Mapping Snow on Arctic Sea Ice
For the past two decades, satellites and scientists have revealed an ongoing, decades-long decline in Arctic sea ice, with implications for global ecosystems, weather, and climate. Satellites are now tracking what’s happening to the reflective, insulating layer of snow atop the ice.
The snow layer is an important component of the sea ice system, affecting how the ice grows and melts. In winter, blanket-like snow cover insulates sea ice from frigid polar air, slowing ice growth. In spring, snow cover must melt away before the ice surface can begin to melt. By summer, melt water from the snow collects in ponds atop the ice; this water absorbs heat from the Sun and can accelerate the warming and melting of the ice.
Over the years, scientists have collected ground and airborne surveys of snow depth here and there. But they need routine, widespread measurements to detect the detailed variations in snow depth across the ice cap and how it changes during the year. Those details are now measurable, as scientists have created the first satellite-based maps of snow accumulation on Arctic sea ice.
“This is the first time ever that we can get snow depth across the entire Arctic Ocean’s sea ice cover,” said Ron Kwok, a sea ice scientist at NASA’s Jet Propulsion Laboratory and author of a study in JGR Oceans. “The Arctic region is a desert—but what snow we do get is very important in terms of the climate and insulating sea ice.”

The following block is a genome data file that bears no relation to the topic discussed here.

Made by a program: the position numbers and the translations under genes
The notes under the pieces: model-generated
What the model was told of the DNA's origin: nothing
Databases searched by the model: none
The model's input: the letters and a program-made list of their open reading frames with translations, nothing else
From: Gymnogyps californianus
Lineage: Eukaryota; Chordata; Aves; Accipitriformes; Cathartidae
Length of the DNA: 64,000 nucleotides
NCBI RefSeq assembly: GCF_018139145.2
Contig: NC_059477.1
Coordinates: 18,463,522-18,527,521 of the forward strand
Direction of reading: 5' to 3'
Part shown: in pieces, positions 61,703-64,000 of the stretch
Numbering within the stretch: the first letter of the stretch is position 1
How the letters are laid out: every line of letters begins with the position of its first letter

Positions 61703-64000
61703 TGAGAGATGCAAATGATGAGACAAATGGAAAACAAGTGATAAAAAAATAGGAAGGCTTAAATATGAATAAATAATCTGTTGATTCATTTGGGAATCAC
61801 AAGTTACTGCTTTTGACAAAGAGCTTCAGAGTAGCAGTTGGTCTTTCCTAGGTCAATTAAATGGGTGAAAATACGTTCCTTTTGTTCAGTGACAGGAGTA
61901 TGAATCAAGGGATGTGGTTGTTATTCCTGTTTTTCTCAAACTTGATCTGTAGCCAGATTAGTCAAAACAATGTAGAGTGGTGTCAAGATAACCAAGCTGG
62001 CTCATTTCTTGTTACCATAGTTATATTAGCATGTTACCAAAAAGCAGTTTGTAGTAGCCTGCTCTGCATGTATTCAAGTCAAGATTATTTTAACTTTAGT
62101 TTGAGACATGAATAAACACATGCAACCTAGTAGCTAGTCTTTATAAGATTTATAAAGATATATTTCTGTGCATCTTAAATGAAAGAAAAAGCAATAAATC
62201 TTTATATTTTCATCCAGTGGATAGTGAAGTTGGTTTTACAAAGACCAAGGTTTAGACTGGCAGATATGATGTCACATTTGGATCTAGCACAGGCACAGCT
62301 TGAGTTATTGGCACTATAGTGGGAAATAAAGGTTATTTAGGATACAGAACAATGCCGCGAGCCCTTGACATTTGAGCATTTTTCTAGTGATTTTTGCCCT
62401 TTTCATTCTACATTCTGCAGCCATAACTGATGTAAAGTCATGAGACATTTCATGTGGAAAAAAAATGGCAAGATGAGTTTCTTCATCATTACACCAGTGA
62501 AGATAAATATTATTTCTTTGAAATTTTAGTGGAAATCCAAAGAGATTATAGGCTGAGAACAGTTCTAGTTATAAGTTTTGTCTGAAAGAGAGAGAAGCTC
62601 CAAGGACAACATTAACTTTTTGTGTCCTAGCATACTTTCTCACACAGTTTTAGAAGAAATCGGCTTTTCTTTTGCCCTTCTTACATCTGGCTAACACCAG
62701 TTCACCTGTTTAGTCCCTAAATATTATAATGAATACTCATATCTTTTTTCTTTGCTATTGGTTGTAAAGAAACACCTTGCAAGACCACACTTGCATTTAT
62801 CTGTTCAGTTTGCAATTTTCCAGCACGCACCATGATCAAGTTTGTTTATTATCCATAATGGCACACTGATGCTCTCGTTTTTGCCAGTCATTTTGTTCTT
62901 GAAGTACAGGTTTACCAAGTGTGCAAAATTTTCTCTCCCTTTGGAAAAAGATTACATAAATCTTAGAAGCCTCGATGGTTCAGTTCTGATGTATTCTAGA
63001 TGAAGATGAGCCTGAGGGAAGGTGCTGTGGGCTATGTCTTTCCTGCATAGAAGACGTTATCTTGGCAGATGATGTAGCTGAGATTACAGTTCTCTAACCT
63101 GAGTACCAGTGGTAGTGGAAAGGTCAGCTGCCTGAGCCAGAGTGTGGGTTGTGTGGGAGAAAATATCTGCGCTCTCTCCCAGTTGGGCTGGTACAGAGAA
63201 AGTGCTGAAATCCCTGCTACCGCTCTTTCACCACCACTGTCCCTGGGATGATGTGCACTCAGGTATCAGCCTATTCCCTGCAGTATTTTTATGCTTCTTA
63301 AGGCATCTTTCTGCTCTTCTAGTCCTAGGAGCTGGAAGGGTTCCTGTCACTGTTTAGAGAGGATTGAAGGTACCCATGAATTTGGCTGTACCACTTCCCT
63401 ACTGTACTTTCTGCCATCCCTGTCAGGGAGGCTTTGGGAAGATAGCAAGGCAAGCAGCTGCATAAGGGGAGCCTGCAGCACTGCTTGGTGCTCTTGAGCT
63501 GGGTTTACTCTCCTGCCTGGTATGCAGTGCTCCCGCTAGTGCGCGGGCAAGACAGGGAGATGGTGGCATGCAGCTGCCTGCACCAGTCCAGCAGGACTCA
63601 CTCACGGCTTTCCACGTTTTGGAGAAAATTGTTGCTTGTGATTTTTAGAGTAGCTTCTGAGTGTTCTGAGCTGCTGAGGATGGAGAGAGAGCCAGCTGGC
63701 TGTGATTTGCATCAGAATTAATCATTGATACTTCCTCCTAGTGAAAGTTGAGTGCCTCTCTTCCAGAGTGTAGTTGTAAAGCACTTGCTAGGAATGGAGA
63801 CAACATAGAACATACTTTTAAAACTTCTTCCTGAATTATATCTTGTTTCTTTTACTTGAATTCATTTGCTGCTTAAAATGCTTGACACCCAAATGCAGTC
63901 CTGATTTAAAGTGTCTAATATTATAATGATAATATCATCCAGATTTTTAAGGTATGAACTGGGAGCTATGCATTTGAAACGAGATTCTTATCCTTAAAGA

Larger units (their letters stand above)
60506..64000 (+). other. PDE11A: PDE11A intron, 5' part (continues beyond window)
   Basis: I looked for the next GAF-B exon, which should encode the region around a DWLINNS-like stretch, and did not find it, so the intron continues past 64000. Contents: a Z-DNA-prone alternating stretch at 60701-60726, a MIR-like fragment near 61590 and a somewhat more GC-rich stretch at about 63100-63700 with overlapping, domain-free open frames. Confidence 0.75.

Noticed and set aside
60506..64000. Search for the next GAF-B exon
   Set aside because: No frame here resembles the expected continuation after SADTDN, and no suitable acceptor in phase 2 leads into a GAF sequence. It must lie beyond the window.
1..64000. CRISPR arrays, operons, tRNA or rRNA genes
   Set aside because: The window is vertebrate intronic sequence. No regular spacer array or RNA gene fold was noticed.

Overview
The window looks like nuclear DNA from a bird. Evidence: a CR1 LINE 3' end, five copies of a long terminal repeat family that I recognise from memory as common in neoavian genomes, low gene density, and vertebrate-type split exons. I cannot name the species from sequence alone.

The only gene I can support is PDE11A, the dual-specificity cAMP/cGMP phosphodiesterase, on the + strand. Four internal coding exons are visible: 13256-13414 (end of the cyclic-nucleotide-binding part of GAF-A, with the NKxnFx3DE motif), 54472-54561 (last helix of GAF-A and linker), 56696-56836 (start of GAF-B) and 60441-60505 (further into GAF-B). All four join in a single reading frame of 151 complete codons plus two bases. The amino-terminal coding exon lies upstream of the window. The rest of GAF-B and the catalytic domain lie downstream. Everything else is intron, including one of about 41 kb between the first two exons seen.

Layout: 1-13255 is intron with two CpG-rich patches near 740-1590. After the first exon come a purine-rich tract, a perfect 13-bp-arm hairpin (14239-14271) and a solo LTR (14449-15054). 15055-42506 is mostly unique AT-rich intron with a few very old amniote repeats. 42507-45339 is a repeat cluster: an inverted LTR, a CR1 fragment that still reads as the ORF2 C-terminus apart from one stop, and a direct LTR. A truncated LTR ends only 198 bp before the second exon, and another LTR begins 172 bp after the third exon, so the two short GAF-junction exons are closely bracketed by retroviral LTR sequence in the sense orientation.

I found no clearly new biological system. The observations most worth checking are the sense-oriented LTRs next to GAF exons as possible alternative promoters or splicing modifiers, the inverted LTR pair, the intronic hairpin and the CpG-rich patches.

The maps above show snow depths across Arctic sea ice, averaged monthly from October 2018 through April 2019. Snow starts building up slowly in October, when newly formed ice has an average of about 5 centimeters (2 inches) of snow on it and multiyear ice has an average of 14 centimeters (5.5 inches). Snowfall picks up in December and January and reaches its maximum depth in April, when the relatively new ice has an average of 17 cm (6.7 in) of snow cover and the older ice has an average of 27 cm (10.6 inches).
To produce the maps, scientists compared elevation measurements from two satellites. NASA’s Ice, Cloud and land Elevation Satellite-2 (ICESat-2) carries a laser altimeter, which uses pulses of light to precisely measure the height of the first substance it hits—whether that’s open water, bare sea ice, or snow that has accumulated on top of the ice. The European Space Agency’s CryoSat-2 satellite carries a radar altimeter; in contrast to lidar, the radio waves of radar mostly pass through snow and reflect off the top of the ice. By calculating the difference between these two measurements, scientists can estimate the depth of the snow layer on top.
“The method is certainly the best approach to-date,” Kwok said. “With ICESat-2 and CryoSat-2, we are able to obtain a time-variable estimate of the snow depth from observations, without resorting to models.”
With additional years of observations, maps like these could help scientists assess how climate change affects precipitation and the accumulation of snow. The challenge, Kwok notes, is that the measurement relies on having both satellites in orbit at the same time. ICESat-2 is newer, having launched in 2018, while CryoSat-2 has already been in orbit for a decade.
“If we lose CryoSat-2, then we are back to doing this with ICESat-2 alone,” Kwok said. “The hope is that we’ll be able to have a least a few years to make progress toward improving models.”
NASA Earth Observatory images by Joshua Stevens, using data courtesy of Kwok, R., et al. (2020). Story by Kathryn Hansen, with reporting from Kate